Child Protection in Sweden: Are routine assesments reliable?
2006 (English)In: Acta Paediatrica, ISSN 0803-5253, Vol. 95, no 11, 1474-1480 p.Article in journal (Refereed) Published
Aim: To study the validity of the decision not to investigate mandatory reports of suspected child maltreatment.
Methods: Written files of 220 reports indicating possible child maltreatment were analysed and re-evaluated. As a measure of the justification for the decisions, a 5-y follow-up study was done.
Results: We determined that 76% of the reports still indicated child maltreatment after the initial assessment was done. In the follow-up study, 45% of the children had been investigated. The social worker used the family as the only source of information in 74% of the cases, in 6% someone outside the family was contacted, and in 11% no further information in addition to the report was collected. In 9%, data on information sources were missing.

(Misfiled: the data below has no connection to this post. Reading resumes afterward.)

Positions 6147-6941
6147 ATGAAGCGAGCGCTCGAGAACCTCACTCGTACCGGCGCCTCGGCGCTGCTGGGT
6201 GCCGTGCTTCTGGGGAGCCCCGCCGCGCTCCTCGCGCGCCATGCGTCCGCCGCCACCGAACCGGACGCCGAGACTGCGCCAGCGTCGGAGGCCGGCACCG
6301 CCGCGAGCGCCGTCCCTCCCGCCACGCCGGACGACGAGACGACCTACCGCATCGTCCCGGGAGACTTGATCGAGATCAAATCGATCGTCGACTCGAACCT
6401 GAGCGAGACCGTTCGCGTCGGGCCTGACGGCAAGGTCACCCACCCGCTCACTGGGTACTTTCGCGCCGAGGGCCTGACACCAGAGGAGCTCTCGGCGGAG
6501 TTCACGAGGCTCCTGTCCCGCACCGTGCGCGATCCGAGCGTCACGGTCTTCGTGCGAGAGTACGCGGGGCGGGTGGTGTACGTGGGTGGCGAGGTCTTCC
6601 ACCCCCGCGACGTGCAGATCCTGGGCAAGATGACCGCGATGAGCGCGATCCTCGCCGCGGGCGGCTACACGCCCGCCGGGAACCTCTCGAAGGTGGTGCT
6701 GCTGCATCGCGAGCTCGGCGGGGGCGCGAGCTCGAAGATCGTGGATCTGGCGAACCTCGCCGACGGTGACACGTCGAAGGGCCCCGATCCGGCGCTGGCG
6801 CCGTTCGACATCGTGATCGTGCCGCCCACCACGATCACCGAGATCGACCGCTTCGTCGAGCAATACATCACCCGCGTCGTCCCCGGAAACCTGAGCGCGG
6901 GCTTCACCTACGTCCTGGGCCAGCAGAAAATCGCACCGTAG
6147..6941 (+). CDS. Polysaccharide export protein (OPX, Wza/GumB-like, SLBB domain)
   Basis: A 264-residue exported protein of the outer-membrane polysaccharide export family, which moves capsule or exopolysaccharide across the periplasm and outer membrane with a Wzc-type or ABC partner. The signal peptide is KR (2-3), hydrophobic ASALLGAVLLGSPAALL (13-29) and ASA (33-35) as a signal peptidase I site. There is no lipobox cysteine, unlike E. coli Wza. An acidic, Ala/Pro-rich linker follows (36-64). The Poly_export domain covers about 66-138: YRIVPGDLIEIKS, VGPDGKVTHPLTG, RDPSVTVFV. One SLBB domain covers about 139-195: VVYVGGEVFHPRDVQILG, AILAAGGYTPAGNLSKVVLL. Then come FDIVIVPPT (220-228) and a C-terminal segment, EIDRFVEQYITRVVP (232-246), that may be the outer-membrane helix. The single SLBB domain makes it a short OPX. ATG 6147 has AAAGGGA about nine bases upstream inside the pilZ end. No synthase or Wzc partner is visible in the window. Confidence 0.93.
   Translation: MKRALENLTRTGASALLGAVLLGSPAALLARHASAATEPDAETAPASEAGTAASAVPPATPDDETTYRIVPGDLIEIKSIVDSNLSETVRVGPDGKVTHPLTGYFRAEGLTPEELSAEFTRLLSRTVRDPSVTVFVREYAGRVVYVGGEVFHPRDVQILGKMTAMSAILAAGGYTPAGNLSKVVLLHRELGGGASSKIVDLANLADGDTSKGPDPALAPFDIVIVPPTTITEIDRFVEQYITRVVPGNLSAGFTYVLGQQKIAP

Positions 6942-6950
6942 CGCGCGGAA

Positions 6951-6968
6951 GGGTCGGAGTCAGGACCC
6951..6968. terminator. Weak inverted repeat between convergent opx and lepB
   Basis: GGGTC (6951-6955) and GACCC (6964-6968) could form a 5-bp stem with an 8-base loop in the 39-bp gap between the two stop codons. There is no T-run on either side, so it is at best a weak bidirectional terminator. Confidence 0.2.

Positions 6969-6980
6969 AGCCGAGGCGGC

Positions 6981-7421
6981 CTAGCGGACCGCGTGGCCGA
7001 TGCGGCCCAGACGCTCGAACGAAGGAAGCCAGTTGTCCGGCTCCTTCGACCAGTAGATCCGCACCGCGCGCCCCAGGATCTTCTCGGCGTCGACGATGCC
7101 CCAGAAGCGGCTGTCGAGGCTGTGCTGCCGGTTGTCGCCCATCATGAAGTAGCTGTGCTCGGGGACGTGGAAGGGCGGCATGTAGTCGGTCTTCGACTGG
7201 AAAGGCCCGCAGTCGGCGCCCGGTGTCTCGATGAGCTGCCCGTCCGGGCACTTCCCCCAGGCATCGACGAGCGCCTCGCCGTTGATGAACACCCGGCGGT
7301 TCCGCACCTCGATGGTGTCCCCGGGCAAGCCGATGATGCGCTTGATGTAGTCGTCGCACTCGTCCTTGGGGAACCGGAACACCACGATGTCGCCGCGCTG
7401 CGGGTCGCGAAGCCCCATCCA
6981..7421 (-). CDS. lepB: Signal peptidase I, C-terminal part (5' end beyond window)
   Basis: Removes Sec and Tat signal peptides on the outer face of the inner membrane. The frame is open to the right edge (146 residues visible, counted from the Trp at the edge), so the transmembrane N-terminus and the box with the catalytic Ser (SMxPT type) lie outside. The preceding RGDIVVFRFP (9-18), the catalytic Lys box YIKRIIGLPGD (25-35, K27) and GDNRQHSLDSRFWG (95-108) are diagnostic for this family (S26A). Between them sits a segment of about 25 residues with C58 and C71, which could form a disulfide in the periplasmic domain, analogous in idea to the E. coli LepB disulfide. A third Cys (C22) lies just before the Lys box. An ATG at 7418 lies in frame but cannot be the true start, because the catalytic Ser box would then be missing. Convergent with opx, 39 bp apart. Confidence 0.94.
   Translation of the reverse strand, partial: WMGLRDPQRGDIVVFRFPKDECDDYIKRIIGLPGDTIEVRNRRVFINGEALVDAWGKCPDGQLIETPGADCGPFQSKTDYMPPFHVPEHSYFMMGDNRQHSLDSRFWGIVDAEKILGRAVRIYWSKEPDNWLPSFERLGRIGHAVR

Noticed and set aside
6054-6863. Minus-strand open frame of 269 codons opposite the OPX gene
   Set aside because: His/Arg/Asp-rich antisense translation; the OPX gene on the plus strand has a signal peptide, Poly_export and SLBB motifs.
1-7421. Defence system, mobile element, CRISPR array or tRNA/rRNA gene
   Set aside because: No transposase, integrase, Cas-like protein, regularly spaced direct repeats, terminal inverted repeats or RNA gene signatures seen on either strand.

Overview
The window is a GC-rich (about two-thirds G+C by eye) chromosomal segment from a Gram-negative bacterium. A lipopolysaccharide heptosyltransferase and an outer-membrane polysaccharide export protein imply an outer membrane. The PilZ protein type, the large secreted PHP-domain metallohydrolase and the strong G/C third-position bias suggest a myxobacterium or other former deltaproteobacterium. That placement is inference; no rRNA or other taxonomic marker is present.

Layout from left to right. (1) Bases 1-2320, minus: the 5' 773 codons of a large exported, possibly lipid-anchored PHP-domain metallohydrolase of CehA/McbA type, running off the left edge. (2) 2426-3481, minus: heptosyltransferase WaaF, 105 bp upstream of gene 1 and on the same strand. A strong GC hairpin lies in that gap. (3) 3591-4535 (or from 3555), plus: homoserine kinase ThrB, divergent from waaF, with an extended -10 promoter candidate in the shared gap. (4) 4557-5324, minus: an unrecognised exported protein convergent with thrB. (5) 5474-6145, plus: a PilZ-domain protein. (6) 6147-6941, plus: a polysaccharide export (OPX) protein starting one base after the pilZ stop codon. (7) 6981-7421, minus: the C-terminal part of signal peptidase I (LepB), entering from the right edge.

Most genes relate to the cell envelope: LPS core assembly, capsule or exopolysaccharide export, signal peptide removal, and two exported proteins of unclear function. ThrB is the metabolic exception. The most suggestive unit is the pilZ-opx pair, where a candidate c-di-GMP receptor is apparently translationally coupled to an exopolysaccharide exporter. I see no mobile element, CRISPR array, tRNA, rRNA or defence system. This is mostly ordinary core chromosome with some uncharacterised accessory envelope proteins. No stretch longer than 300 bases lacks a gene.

Conclusion: The findings are rather discouraging, as they challenge the belief that a report is a means of ensuring that maltreatment does not continue. The study shows that, depending upon the way in which the initial assessments are made, maltreated children may run a risk of not being identified, even though the maltreatment has been reported. This suggests that there may be a need for national guidelines concerning the reporting of maltreatment.
Place, publisher, year, edition, pages
2006. Vol. 95, no 11, 1474-1480 p.
Child abuse, child protection, decision making, mandatory reporting, social service
Medical and Health Sciences
IdentifiersURN: urn:nbn:se:liu:diva-12933DOI: 10.1080/08035250600784352OAI: oai:DiVA.org:liu-12933DiVA: diva2:17424